This article originally appeared in the Friday Aug. 23, 2019 issue of the Progress Times.
Following two hours of discussion, Mission city council is still unsure of how they want to set the proposed property tax rate.
This Wed. Aug. 21, 2019, a workshop was held specifically to discuss the proposed tax rate and how it relates to the 2019-2020 preliminary budget.
City manager Randy Perez presented several different tables highlighting comparisons between Mission and other comparable municipalities, benchmark tax rates from Hidalgo County, revenue projections, impacts to the taxpayer, 20-year historical trends in Mission, fund balance trends, changes in budget by department and comparisons between personnel & benefits costs and operations costs.
The current property tax rate in Mission is 0.4862, and Perez recommended that the city raise the rate to the rollback tax rate from the county figures: 0.5411 (a 0.055 cent increase). The average homestead value of a residence in Mission costs $135,000, and if this rate is adopted it would lead to a tax increase of $74.12 per year ($6.18 per month).
Included in Perez’s presentation was a table detailing how the budget would look based on one cent increases, from no change to the full 0.5411 proposed change, with added expenditures from the group health adjustment, collaborative commitments made to the Police Department and a minimum wage increase for full-time employees from $9.50 to $10.50. Without any changes to the property tax rate, Mission will end the 2019-2020 fiscal year with $3,045 in the general fund balance.
If the city were to adopt the nearly six-cent property tax increase, the fiscal year will end at $2.2 million in the general fund balance.
In total, seven different potential budgets with their respective proposed tax rates were shown to council.
Perez, Mayor Armando O’caña and City Attorney Gus Martinez noted that because of the cap that will be implemented on property tax rates because of Senate Bill 2, they needed to take advantage and capture revenues this way before next year.
Senate Bill 2, which will go into effect Jan. 2020, will cap the maximum a city can increase property taxes in one year at 3.5 percent. Cities will be able to combine yearly property tax rate increases if increases from the previous three years are not used.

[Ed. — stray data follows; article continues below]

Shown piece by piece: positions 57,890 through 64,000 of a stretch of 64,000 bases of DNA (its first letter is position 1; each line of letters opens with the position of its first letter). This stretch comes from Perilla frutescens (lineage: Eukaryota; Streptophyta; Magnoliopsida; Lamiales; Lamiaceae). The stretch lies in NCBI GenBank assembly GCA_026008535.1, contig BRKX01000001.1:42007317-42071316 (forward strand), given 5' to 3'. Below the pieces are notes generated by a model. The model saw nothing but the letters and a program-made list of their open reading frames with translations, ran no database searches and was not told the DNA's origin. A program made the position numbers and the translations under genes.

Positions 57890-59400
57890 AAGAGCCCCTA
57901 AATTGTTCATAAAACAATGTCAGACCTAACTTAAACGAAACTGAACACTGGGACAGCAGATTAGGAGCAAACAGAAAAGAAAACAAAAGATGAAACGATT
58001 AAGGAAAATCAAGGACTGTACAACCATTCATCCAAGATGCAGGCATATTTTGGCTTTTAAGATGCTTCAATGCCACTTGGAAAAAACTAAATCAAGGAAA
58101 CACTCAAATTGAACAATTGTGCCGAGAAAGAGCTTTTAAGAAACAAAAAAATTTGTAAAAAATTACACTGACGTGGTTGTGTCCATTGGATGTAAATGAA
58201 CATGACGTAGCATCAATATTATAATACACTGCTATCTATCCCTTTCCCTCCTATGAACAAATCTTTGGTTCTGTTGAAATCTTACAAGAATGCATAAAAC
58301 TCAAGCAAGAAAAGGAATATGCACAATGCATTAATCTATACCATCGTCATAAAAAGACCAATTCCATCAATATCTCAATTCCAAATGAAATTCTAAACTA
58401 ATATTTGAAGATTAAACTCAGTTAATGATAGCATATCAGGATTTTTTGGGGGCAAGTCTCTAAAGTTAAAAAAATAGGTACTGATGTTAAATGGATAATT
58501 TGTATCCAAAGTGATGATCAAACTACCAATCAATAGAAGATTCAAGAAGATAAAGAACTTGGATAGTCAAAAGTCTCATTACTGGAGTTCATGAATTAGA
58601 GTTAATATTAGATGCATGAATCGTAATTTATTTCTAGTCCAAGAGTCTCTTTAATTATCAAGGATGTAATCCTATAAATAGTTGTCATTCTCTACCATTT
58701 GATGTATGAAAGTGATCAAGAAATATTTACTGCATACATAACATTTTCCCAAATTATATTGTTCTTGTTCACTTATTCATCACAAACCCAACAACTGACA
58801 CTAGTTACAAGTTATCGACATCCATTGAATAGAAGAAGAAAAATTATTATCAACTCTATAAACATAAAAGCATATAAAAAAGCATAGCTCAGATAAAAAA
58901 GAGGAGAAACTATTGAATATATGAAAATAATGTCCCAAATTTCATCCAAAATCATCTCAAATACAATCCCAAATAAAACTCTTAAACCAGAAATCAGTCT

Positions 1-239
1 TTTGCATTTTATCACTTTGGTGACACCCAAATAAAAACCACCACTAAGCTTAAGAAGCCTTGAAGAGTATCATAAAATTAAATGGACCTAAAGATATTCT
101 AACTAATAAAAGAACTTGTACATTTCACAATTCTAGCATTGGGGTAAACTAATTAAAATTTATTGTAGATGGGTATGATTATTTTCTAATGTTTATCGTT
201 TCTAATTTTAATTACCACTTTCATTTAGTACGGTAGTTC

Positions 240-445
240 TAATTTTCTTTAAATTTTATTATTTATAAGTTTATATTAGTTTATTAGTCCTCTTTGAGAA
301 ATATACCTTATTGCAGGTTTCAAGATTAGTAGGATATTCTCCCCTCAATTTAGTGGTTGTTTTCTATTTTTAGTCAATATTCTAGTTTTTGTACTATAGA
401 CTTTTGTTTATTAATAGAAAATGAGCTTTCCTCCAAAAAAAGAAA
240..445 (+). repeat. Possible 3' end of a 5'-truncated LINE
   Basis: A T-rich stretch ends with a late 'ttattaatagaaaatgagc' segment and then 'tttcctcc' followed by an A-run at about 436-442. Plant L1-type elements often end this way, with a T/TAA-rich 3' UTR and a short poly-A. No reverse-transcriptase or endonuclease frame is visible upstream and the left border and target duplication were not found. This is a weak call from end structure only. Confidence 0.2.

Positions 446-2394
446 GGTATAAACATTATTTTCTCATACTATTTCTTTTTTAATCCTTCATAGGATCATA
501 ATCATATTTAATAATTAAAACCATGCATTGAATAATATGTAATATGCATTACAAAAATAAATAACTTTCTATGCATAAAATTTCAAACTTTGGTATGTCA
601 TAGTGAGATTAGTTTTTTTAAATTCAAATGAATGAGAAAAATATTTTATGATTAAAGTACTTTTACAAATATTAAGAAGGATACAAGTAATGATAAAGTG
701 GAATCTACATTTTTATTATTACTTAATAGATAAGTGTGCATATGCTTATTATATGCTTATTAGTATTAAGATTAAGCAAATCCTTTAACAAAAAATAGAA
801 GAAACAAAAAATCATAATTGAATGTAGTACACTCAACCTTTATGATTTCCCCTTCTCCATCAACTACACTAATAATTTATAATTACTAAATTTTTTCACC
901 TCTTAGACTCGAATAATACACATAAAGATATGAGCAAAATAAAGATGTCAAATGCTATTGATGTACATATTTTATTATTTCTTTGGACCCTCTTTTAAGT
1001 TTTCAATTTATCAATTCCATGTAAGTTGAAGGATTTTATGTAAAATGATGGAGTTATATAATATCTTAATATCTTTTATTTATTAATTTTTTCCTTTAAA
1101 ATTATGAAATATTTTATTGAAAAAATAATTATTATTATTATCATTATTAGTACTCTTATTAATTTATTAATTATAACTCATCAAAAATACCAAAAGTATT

O’caña was in favor of raising the taxes as recommended by Perez, but stated that he would not be if the minimum wage increase was not included in the plans. Jessica Ortega-Ochoa was in favor of an increase, but wanted more detailed information about how each department was using funds in past years and this year.
Council member Ruben Plata and council member Alberto Vela were against raising taxes more than 2 cents, and wanted the public to decide. Council member Norie Gonzalez Garza wanted more information about how each department was spending money and how the budgets were determined.
Perez explained that they used the figures from this year’s budget and included several budget cuts to the majority of general government, culture & recreation and highways and streets departments in the city of Mission, either through personnel or operations.
Plata asked if there was even more fat that the city could trim, and that the directors of the departments find out what they can do with less. Gonzalez Garza added to these questions, wondering if some of the money being allocated toward vacant positions that have not been filled in the city in over 6 months can be adjusted and changed to be more beneficial.
Perez agreed, but noted that the staff has already been creative when it came to slashing their own budgets. He said that the amounts presented were not what the departments were asking for, rather they were already trimmed down as far as they can while operating.
For example Perez pointed out that traditionally, the city has allocated $500,000 toward streets/road material, and used all of that budget multiple years. Following the cuts made by staff, that budget was halved to $250,000 before included in the proposed tax rate chart and presented.
Following the discussion, it was decided that council members would meet with Perez and city staff in pairs this week to have all their questions regarding budget, spending and operating costs answered. They will meet again to discuss how they want to vote at 11 a.m. on Mon. Aug. 26, 2019 before the regular city council meeting at 5:30 p.m., where they will vote on the proposed tax rate.
Following their vote on Monday, public hearings will be held in order for residents in Mission to ask questions and learn more details before voting on the property tax rate.